Desert varnish often obscures the identity of the underlying rock, and different rocks have varying abilities to accept and retain varnish. Limestones, for example, typically do not have varnish because they are too water-soluble and therefore do not provide a stable surface for varnish to form. Shiny, dense and black varnishes form on basalt, fine quartzites and metamorphosed shales due to these rocks' relatively high resistance to weathering.

Its presence has been cited as a key factor in the preservation of a large number of petroglyphs dating back to the Iron Age and earlier in areas such as the Wadi Saham in the United Arab Emirates.

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  1. ^ Krinsley, David; Dorn, Ronald; Tovey, N. K. (January 1995). "Nanometer-Scale Layering in Rock Varnish: Implications for Genesis and Paleoenvironmental Interpretation". The Journal of Geology. 103 (1): 106–113. Bibcode:1995JG....103..106K. doi:10.1086/629726. S2CID 129392419.
  2. ^ Perry, Randall Stewart; Adams, John B. (November 1978). "Desert varnish: evidence for cyclic deposition of manganese". Nature. 276 (5687): 489–491. Bibcode:1978Natur.276..489P. doi:10.1038/276489a0. S2CID 4318328.
  3. ^ a b Chernicoff, Stanley; Whitney, Donna (2007). Geology: An Introduction to Physical Geology (4th ed.). Pearson Prentice Hall. p. 585. ISBN 9780131751248.
  4. ^ Cleland, Carol E. (December 2007). "Epistemological issues in the study of microbial life: alternative terran biospheres?". Studies in History and Philosophy of Science Part C: Studies in History and Philosophy of Biological and Biomedical Sciences. 38 (4): 847–861. doi:10.1016/j.shpsc.2007.09.007. PMID 18053938.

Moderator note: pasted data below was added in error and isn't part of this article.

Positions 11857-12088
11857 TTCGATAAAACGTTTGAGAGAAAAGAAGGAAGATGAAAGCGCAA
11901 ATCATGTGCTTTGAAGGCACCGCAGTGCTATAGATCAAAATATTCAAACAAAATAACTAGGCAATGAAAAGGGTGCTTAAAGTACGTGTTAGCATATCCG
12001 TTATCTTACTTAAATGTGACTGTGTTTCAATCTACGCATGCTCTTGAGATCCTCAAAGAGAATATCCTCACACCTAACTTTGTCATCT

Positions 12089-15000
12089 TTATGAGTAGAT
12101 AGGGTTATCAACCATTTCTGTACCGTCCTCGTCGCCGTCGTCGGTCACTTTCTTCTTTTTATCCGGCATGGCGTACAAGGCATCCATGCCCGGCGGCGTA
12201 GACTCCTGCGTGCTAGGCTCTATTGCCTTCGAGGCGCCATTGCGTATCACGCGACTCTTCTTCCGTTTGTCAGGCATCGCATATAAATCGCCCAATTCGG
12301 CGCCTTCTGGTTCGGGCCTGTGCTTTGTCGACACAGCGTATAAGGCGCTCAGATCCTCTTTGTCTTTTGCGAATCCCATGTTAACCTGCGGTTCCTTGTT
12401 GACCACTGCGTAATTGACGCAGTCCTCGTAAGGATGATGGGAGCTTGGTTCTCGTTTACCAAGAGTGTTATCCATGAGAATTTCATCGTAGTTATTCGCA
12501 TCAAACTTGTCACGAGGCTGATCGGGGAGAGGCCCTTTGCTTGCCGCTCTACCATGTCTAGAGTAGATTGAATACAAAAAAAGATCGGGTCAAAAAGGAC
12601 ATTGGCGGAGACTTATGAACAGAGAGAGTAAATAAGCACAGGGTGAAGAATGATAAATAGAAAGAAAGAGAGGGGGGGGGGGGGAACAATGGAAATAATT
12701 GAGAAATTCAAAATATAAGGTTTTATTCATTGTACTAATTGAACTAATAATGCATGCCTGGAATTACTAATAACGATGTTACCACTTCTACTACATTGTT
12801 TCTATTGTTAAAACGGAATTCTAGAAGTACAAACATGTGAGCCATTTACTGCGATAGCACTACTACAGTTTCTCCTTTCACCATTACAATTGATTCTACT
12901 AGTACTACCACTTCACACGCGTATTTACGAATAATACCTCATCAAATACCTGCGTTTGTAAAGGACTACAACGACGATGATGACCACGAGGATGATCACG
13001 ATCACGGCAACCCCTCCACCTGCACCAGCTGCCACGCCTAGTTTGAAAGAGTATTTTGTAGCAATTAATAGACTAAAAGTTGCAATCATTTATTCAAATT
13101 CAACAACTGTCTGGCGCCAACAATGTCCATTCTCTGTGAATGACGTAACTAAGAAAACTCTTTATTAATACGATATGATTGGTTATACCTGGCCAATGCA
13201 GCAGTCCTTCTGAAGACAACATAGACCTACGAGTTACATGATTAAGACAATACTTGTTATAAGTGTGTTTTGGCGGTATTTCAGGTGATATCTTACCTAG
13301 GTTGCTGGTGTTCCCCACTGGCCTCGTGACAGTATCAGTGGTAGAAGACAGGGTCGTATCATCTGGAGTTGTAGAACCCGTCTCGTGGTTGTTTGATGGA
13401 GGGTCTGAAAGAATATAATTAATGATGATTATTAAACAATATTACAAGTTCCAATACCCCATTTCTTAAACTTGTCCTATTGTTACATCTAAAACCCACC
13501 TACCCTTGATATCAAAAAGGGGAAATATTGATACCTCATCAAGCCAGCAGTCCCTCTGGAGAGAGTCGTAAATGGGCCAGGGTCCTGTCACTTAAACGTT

5. ^ McKie, Robie (13 April 2013). "Life on Earth... but not as we know it". The Guardian. Retrieved 2022-02-25.
  6. ^ Perry, Randall; Sephton, Mark (6 September 2008). "Solving the mystery of desert varnish with microscopy". Infocus (11): 62–76. doi:10.22443/rms.inf.1.36.
  7. ^ Blake, W. P. (1905). "Superficial blackening and discoloration of rocks especially in desert regions". Transactions of the American Institute of Mining Engineers. 35: 371–375.
  8. ^ Potter, Russell M.; Rossman, George R. (1977). "Desert Varnish: The Importance of Clay Minerals". Science. 196 (4297): 1446–1448. Bibcode:1977Sci...196.1446P. doi:10.1126/science.196.4297.1446. JSTOR 1744384. PMID 17776923. S2CID 31169889.
  9. ^ Dorn, R. I.; Oberlander, T. M. (11 September 1981). "Microbial Origin of Desert Varnish". Science. 213 (4513): 1245–1247. Bibcode:1981Sci...213.1245D. doi:10.1126/science.213.4513.1245. PMID 17744757. S2CID 39581858.
  10. ^ Liu, Tanzhuo; Dorn, Ronald I. (June 1996). "Understanding the Spatial Variability of Environmental Change in Drylands with Rock Varnish Microlaminations". Annals of the Association of American Geographers. 86 (2): 187–212. doi:10.1111/j.1467-8306.1996.tb01750.x.